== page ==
• If you are having surgery, stay with you at home during your initial recovery period to help with household tasks.
  • Ask questions of healthcare professionals.
  • Review consent forms for treatment.
  • Remember healthcare instructions for you.
  • Know what to look for and who to call should your condition get worse.
  • Speak up for you if you cannot.
  • Know your wishes regarding resuscitation and life support, including possibly serving as your Power of Attorney for Healthcare (POA). POA designation gives a person the legal power to make medical decisions for you if — and only if — you are not able to do so.

4. Know the Medications You Take

Medication errors (i.e., wrong medication, wrong dosage) are the most common healthcare mistakes. Know the names and dosages of all medications you take, and why you take them.

  • Tell doctors and nurses if you have any drug allergies.
  • Ask your doctor for written information about your medications and any potential drug side effects.
  • Make sure you can read your doctor's handwriting on prescriptions. If you cannot read it, ask that the prescription be typed or printed, so there is no confusion at the pharmacy. Review the prescribed dosage with your physician before getting a prescription filled.
  • Follow your doctor's directions and take medication exactly as prescribed.
  • If you are taking multiple medications, ask your doctor or pharmacist if it is safe to take the medications together. The same is true for vitamins, herbal supplements, and over-the-counter drugs. This is very important because in some cases, there may be danger from cross-reactions. To make sure your doctor knows everything you currently take, it is a good idea to make a list — including the medication names, dosages, and how often you take them — before your first appointment.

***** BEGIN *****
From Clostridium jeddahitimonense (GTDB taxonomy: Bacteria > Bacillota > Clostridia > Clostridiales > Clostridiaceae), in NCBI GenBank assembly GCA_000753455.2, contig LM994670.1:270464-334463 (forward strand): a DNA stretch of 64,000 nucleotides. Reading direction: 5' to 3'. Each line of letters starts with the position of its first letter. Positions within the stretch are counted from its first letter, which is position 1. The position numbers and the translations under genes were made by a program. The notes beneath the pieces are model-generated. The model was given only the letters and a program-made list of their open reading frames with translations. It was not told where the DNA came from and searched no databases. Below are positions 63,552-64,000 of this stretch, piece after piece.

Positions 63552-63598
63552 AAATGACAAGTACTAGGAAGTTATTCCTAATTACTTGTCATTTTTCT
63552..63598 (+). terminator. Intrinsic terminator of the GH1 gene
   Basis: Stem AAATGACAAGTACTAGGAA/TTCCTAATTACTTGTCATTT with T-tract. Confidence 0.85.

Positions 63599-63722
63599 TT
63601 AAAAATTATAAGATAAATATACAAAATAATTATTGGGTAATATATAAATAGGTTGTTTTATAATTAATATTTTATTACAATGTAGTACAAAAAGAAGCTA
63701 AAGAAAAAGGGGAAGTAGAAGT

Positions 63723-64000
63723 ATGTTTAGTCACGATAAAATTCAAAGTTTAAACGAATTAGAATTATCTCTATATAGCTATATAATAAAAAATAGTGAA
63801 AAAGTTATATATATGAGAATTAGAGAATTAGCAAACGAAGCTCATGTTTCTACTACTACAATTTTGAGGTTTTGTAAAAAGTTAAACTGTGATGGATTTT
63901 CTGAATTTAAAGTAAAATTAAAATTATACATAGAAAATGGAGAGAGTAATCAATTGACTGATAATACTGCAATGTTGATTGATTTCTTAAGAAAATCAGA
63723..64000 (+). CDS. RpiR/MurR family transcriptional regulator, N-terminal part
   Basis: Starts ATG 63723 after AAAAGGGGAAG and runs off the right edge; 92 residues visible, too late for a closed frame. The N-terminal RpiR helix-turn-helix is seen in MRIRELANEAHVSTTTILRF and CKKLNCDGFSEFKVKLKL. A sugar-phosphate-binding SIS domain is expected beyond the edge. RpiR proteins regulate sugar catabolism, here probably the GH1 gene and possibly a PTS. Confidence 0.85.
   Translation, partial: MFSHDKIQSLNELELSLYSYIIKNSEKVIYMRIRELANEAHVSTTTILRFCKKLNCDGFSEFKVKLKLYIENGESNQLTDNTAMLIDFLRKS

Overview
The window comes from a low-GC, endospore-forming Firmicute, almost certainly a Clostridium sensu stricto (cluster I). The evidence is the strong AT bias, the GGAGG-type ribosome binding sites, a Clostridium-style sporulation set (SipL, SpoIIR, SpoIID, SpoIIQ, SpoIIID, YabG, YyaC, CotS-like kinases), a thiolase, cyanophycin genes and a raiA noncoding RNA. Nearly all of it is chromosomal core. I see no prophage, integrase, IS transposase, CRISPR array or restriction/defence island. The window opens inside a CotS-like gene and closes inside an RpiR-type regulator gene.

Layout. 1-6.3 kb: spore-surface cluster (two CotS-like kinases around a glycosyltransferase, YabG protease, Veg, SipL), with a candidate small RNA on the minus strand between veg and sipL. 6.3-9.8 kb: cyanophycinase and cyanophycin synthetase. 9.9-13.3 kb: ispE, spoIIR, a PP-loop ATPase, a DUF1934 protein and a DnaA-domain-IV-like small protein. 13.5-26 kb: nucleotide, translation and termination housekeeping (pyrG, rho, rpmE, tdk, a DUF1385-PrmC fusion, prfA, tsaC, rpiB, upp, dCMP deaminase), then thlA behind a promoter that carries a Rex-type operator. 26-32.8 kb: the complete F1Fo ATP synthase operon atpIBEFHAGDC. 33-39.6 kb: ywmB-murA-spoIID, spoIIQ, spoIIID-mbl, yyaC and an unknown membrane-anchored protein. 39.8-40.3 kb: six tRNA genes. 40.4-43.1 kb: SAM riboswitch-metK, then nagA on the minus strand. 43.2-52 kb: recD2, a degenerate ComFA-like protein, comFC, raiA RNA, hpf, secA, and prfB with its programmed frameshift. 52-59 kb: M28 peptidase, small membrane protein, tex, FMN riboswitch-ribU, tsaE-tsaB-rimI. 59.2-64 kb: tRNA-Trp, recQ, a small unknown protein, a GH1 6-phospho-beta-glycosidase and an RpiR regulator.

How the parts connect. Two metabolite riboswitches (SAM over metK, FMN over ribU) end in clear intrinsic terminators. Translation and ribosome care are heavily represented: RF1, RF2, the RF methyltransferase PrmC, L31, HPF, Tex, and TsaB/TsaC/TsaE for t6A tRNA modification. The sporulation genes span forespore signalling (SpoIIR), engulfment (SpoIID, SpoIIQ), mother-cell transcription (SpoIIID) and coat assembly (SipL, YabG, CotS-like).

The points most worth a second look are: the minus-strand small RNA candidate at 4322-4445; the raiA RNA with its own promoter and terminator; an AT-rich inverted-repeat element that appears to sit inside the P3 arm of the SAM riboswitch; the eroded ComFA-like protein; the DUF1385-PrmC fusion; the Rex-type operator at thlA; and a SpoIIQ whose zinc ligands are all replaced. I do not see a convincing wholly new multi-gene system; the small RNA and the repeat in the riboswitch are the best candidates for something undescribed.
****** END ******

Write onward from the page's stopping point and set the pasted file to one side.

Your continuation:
• If you do not recognize a medication (it does not sound familiar or you have never taken it before), verify that it is really for you.

5. Get To Know Your Healthcare Team

Take time to learn about the doctor, team, and hospital providing your care. Questions you should ask include:

  • Is your doctor board-certified or board-eligible?
  • What is your doctor and team's experience in diagnosing and treating your type of condition? What are the outcomes for the procedure you need?

Use a hospital, clinic, surgery center, or other health care organization that has undergone a rigorous on-site evaluation for compliance with established, state-of-the-art quality and safety standards, such as that provided by JCAHO.

  • Ask about the healthcare organization's experience in treating your type of illness or condition. How frequently do they perform the procedure you need? What specialized care do they provide? What is their safety record?


Safety is a priority for your orthopaedic surgeon and the entire team caring for you. You can play an important role in your care by being an informed and active member of your healthcare team.

Last Reviewed

June 2024

Contributed and/or Updated by

Nina R. Lightdale-Miric, MD, FAAOS

Peer-Reviewed by

Mary K. Mulcahey, MD, FAAOS

AAOS does not endorse any treatments, procedures, products, or physicians referenced herein. This information is provided as an educational service and is not intended to serve as medical advice. Anyone seeking specific orthopaedic advice or assistance should consult his or her orthopaedic surgeon, or locate one in your area through the AAOS Find an Orthopaedist program on this website.